Ohio schools change to hours requirement next year

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By Denise Dick


Rather than a required number of days, schools next year will be required to be in session a certain number of hours.

For half-day kindergarten, it will be 455 hours. For full-day kindergarten through sixth grade, 910 hours will be required, and a minimum of 1,001 hours will be necessary for seventh- through 12th- graders.

That can include classes, supervised activities, two parent-teacher conferences and some professional meetings. Time for lunch, breakfast, recess and extracurricular activities do not count toward the total.

“It’s trying to provide more flexibility to school districts,” said John Charlton, an Ohio Department of Education spokesman.

Schools still are required to be in session five days per week, but the switch to hours allows districts to schedule a longer day, shorten the school year or even have longer school days a few days a week and shorter days the rest of the week.

It also means that calamity days will go away.

“Instead, schools may schedule ‘excess’ hours above the minimum number,” according to ODE’s website. “Hours missed above the minimum do not have to be made up. However, if a school closes enough that it will fall below the minimum number of hours, the school must extend its scheduled year.”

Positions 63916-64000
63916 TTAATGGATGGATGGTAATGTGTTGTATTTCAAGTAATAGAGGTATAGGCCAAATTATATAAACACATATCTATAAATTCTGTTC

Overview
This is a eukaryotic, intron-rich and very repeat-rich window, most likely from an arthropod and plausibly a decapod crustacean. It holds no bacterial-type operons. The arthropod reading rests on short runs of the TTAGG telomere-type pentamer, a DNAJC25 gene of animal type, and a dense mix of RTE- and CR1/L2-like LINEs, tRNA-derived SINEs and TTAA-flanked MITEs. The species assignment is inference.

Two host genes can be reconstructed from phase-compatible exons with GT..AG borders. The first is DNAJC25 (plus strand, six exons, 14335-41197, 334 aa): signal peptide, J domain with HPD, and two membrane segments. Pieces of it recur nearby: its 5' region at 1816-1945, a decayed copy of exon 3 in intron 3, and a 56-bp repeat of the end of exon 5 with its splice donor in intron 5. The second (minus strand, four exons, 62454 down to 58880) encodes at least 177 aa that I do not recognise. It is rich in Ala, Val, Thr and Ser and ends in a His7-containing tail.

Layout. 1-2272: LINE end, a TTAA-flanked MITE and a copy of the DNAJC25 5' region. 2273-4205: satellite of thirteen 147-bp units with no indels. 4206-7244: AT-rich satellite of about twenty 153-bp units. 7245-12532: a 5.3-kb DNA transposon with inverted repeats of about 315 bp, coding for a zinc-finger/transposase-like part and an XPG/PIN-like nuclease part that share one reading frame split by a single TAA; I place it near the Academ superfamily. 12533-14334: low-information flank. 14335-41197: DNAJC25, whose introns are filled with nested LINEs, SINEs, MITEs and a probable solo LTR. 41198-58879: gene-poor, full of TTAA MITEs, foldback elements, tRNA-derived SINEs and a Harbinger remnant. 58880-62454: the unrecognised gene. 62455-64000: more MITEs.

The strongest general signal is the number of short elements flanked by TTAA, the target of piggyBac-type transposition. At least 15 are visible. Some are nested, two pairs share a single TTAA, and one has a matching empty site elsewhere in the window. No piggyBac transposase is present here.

This year, districts are required to have at least 175 days for public district schools, which includes parent-teacher conferences. If a school day lasts 6.5 hours, that totals 1,137.5 hours for the year.

Boardman Superintendent Frank Lazzeri said his district has much more time in the school year than the new school-hour requirements dictate.

“We’re well above the required number of hours,” he said. “I don’t see us having a problem.”

Alex Geordan, Canfield schools superintendent, said the number of hours that staff is required to work per day is laid out in the collective-bargaining agreements so that’s something that has to be considered with the school-hour requirements. The district can’t just change the hours.

Districts also have to consider the effect changing the length of the school day has on other things such as extracurricular activities, Geordan said. It could also affect parents who may have to alter schedules to ensure someone’s home at a different time to meet the school bus.

“We’re here to go to school, but you have to think of the other ramifications and the other things that are impacted by it,” he said.

Youngstown Superintendent Connie Hathorn said he’s meeting with other superintendents who are all collaborating to determine the best plan with the new requirement.

The city district is part of the state’s Big Eight school districts, comprised of the larger urban districts, and all of those districts’ superintendents are discussing the change, he said.

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